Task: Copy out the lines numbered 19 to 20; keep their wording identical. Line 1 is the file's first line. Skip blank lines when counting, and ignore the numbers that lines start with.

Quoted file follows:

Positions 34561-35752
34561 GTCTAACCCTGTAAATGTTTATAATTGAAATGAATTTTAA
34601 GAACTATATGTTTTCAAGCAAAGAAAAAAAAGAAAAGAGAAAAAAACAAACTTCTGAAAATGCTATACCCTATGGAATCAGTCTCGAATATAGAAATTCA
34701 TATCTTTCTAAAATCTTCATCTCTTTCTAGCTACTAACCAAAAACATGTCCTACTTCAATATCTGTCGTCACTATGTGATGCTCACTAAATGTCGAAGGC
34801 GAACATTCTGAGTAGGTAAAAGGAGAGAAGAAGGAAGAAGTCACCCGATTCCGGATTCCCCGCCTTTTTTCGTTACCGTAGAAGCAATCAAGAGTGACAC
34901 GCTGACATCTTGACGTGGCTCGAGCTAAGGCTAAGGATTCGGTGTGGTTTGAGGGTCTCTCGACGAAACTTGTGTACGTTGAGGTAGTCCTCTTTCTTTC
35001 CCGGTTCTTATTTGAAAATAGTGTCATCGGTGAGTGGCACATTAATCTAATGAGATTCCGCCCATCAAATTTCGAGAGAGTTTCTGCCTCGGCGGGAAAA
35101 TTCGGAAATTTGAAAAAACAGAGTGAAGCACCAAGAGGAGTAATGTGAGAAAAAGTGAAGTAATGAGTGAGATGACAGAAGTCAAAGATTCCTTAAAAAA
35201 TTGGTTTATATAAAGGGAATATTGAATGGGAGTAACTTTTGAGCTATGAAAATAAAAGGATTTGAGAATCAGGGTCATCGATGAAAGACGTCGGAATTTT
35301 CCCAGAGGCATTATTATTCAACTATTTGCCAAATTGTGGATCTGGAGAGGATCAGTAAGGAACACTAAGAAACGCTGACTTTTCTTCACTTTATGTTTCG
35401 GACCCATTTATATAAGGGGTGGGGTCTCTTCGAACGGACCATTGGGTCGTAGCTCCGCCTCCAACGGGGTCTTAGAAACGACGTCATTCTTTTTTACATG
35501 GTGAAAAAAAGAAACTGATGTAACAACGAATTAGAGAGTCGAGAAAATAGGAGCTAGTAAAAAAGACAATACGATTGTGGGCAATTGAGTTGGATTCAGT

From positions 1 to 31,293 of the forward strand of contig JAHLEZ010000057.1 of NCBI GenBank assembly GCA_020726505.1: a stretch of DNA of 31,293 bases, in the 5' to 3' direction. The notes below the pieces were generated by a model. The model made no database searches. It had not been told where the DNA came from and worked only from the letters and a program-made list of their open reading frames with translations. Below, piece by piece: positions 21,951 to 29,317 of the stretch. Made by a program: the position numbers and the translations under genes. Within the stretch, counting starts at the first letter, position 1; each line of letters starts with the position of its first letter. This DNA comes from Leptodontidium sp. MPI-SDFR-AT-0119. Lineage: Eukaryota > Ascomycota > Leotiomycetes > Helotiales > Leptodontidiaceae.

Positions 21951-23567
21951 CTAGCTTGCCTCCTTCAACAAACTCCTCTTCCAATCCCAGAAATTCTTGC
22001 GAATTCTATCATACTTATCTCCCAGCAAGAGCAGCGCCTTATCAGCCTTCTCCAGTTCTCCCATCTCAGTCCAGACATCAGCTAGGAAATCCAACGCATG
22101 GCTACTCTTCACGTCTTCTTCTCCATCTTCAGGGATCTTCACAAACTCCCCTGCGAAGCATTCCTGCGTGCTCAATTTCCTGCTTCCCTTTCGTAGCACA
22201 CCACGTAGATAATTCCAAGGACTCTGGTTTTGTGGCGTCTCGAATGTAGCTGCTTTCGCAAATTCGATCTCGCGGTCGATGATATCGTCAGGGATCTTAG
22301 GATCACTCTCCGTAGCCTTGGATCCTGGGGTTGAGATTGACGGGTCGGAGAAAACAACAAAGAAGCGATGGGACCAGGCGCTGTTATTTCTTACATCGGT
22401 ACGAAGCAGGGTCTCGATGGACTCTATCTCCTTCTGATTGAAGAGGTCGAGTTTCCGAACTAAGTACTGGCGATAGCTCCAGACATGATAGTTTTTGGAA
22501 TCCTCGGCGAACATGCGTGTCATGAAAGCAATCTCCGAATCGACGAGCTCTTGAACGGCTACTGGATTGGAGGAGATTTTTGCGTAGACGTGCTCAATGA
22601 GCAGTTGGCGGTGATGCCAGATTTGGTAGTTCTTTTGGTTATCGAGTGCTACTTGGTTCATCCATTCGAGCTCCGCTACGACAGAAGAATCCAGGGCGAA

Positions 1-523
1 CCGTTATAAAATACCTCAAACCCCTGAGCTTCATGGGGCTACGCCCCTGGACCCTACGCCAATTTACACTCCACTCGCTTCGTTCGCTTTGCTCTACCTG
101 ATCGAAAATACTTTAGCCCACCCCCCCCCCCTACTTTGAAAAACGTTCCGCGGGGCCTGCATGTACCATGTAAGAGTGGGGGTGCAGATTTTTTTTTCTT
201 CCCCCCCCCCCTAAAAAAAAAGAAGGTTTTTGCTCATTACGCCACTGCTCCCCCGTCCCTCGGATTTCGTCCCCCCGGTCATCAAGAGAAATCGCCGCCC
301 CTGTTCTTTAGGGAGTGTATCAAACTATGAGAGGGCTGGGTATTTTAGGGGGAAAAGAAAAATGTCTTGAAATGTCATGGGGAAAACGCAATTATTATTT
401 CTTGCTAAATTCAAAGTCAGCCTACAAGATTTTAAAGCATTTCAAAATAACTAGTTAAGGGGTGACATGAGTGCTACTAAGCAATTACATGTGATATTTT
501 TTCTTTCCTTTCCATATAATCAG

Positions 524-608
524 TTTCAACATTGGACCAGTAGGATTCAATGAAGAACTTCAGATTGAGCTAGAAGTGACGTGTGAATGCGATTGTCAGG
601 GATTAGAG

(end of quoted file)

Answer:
22301 GATCACTCTCCGTAGCCTTGGATCCTGGGGTTGAGATTGACGGGTCGGAGAAAACAACAAAGAAGCGATGGGACCAGGCGCTGTTATTTCTTACATCGGT
22401 ACGAAGCAGGGTCTCGATGGACTCTATCTCCTTCTGATTGAAGAGGTCGAGTTTCCGAACTAAGTACTGGCGATAGCTCCAGACATGATAGTTTTTGGAA